The Israeli government has attempted to detract from this harsh reality over the years through its "Brand Israel" campaign, which is aimed at using artists, among others, to obscure its human rights violations - whether by paying performers handsomely to play in Israel or by otherwise associating our "brands" with brand Israel.

When expressing his hopes for the Oscar nominees' swag bag trips, Israeli Tourism Minister Yariv Levin said: "These are the most senior people in the film industry in Hollywood and leading opinion-formers who we are interested in hosting." This is the same government official who supports the expansion of illegal Israeli settlements and opposes the creation of a Palestinian state.

But there's a "peace process" going on, isn't there? The problem is it doesn't resolve anything and it isn't intended to resolve anything. It provides cover for the Israeli government to continue annexing land, fragmenting the remaining territory further so that a Palestinian state - the purported aim of the process - becomes unattainable. Every day, whether there's a "peace process" going on or not, the Palestinians are having their land taken from them.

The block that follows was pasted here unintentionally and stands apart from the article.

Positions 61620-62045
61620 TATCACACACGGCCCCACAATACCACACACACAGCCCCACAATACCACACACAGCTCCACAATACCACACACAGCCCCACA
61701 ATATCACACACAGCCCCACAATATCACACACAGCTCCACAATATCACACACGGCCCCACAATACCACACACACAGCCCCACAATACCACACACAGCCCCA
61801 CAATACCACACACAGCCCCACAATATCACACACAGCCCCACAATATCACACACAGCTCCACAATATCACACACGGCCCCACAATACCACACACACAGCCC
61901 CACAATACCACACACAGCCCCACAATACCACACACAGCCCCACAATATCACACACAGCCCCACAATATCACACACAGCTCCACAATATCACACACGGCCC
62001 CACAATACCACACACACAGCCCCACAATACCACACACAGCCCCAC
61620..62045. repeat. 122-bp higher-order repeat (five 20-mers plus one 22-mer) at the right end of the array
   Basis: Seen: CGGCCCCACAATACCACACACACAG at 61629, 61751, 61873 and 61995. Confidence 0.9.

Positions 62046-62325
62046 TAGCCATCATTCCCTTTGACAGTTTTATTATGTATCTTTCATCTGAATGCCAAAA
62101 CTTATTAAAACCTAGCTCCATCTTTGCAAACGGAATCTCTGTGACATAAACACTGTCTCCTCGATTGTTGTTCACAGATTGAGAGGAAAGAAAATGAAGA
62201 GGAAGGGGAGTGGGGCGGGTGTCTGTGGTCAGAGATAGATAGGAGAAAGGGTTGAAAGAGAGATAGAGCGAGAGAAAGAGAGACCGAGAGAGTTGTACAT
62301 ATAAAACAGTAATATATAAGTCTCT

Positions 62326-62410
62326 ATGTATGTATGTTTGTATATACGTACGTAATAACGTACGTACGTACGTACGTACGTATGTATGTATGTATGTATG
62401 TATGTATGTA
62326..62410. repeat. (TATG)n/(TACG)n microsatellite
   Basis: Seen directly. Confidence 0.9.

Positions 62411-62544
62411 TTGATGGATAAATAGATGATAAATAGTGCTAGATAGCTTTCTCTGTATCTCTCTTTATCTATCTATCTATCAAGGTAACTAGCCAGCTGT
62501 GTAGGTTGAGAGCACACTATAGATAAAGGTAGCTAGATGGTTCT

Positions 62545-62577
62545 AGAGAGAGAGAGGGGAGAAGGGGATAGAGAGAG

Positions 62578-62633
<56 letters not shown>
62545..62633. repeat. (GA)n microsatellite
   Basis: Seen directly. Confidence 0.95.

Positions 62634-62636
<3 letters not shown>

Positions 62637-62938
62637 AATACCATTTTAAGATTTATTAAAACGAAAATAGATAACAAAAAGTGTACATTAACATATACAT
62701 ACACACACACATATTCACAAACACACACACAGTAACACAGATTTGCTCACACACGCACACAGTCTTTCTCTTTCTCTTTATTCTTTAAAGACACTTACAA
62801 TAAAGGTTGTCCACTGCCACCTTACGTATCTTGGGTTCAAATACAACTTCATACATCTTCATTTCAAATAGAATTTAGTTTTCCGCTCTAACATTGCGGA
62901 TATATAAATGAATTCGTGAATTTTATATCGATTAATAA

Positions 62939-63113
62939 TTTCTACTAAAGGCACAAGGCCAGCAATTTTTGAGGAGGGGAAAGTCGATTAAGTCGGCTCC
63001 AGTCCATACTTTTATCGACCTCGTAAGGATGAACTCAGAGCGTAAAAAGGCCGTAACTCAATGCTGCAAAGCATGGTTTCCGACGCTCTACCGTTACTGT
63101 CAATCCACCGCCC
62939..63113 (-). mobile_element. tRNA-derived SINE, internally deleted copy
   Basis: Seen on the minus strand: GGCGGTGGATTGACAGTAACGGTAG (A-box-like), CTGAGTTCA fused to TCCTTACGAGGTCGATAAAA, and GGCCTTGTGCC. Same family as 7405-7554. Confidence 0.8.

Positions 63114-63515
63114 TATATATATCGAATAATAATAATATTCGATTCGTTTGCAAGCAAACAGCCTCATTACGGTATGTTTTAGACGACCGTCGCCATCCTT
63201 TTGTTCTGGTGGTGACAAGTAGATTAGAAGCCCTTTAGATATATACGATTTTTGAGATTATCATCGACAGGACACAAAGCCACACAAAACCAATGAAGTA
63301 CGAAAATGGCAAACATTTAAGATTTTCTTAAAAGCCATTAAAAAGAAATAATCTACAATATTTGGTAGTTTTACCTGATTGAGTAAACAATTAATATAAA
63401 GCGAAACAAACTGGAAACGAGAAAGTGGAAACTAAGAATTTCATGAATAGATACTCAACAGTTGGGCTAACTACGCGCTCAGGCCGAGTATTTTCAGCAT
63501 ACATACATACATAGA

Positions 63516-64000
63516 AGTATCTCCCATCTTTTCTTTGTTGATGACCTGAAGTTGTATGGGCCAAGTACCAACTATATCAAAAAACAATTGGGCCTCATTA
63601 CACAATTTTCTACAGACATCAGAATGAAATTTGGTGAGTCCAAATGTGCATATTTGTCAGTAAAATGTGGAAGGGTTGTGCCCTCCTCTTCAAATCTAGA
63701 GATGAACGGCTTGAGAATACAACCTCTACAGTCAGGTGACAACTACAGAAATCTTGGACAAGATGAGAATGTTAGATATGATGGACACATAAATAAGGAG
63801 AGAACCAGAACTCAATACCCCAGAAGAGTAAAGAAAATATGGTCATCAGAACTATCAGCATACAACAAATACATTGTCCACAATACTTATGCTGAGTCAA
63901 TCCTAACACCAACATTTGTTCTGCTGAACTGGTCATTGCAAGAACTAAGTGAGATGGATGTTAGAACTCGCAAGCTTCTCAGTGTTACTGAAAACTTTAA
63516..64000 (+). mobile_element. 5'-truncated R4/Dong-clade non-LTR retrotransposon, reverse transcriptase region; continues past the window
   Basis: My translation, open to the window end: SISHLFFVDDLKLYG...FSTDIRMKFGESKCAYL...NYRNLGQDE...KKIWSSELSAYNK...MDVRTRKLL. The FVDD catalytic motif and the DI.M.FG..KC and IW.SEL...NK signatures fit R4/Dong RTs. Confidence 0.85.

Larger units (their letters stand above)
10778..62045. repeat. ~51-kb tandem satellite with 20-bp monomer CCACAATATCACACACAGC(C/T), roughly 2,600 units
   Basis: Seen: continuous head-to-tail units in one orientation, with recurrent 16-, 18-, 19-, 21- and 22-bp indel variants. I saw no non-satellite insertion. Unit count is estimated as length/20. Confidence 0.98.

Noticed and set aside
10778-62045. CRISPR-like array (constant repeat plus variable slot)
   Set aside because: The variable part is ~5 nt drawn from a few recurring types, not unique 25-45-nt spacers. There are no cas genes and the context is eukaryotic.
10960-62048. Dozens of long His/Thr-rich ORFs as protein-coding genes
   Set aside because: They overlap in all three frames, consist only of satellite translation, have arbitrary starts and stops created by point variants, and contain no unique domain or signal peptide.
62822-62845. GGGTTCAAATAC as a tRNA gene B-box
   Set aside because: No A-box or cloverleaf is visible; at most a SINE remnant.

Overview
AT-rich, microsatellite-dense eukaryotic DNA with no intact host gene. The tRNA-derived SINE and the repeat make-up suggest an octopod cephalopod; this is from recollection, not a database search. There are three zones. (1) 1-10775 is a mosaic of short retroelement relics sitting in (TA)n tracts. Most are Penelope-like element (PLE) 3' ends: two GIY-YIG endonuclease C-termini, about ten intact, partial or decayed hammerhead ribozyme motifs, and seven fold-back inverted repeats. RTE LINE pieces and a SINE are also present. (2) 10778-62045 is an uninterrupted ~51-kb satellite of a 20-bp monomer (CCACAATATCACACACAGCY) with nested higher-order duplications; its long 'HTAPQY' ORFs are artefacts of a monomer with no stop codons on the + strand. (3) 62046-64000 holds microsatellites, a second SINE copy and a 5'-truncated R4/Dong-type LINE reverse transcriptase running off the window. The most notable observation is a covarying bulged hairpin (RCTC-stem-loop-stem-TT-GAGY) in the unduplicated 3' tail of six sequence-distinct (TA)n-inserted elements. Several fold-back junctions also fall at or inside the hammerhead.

Yet, why pick on Israel, when there are so many awful things going on in the world? Well, our taxes directly support Israel. Without U.S. and European backing, Israeli policies of occupation and apartheid couldn't survive.

It's not a contradiction to sympathise with Israelis and their dreams of a homeland - and yet to condemn the actions of the state of Israel - the ethnic cleansing of that homeland.

Our support shouldn't be unconditional: If Israel wants it, it must also be ready to accept our criticism.

One effective form this criticism is taking is BDS: the Boycott, Divestment and Sanctions movement for Palestinian freedom, justice and equality. Part of this movement is a cultural boycott, where artists and musicians choose not to take part in Israeli government-sponsored events. BDS seeks to draw attention to the cultural propaganda campaign that Israel conducts to make us all look the other way when the Palestinian question comes up.